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09 Mar 2009 11:38
England’s Stuart Broad launched into a tirade about the docile nature of the pitches in the Caribbean, after another long, hard day for England in the field against West Indies in the fifth and final Test on Sunday.
England trail in the series 0-1, following an innings and 23-run defeat in the opening Test at Sabina Park in Jamaica.
After the second Test at the Vivian Richards Cricket Ground in Antigua was aborted because of an unsuitable outfield, England have encountered flat pitches in the third Test at the Antigua Recreation Ground and the fourth Test at Kensington Oval in Barbados.
Both Tests ended in draws, leaving England desperate for a victory at the Queen’s Park Oval to level the series and retain the Wisden Trophy, symbol of Test supremacy between the two sides.
But the Oval has produced another featherbed, and the beanpole Broad feels frustrated that there has not been enough in the surfaces to provide genuine contests between bat and ball.
“I think the pitches have been terrible to be quite honest,” he said.
“Throughout the series, it’s not been a fair battle between bat and ball.
“I don’t know the exact stats, but it must be nearly 20 hundreds and four five wicket hauls, which hardly creates fair, exciting cricket.”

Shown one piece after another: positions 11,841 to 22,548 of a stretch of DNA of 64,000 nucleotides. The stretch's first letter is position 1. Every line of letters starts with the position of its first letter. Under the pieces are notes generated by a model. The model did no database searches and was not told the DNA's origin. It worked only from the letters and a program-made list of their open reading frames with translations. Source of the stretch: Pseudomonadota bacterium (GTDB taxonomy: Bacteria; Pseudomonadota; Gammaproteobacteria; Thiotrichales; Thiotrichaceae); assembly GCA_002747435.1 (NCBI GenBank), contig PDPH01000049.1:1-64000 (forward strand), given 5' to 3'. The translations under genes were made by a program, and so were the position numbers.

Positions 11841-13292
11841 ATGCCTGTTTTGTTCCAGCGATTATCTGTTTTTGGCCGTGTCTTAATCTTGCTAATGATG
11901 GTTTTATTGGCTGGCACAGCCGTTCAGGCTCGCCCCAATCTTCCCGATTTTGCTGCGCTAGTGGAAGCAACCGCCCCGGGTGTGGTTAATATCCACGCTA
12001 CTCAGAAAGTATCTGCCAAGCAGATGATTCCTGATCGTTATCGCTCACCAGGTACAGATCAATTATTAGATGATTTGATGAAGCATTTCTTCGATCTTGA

West Indies captain Chris Gayle’s 10th Test hundred on Sunday, an even, undefeated 100, before he was forced to immediately retire hurt after reaching the milestone carried the tally to 14 hundreds in the series.
Broad snared the first five-wicket haul in the series in Jamaica, where Jerome Taylor’s incisive spell routed England for their third-lowest Test total of 51 before their off-spinner Graeme Swann distinguished himself with two hauls of five wickets.
“You’ve got youngsters watching,” Broad said. I remember watching the [Mike] Atherton-[Allan] Donald battles and such, and you don’t get fair battles like that on pitches like this.
“But that’s what we’re dealt, and it’s probably our fault for getting rolled in Jamaica that they’ve created such flat pitches.
Broad added: “But we’re playing for our country, we’re always going to run in and try to get wickets, but it’s disheartening when the ball is not doing anything and it’s so good for batsmen.
“But that seems to be the way Test cricket is going and hopefully we’ll realise soon that we need to have some balance between bat and ball.”
Broad remained confident that England could still gain the upper hand, particularly if they can make inroads into West Indies’ batting early on the penultimate day.
“It was quite a frustrating day with quite a few chances not going to hand and landing short and a few poor umpiring decisions, but it’s one of those days,” he said.
“Hopefully, [on Monday] we can come in and hit them hard before lunch and knock them over.”—Sapa-AFP
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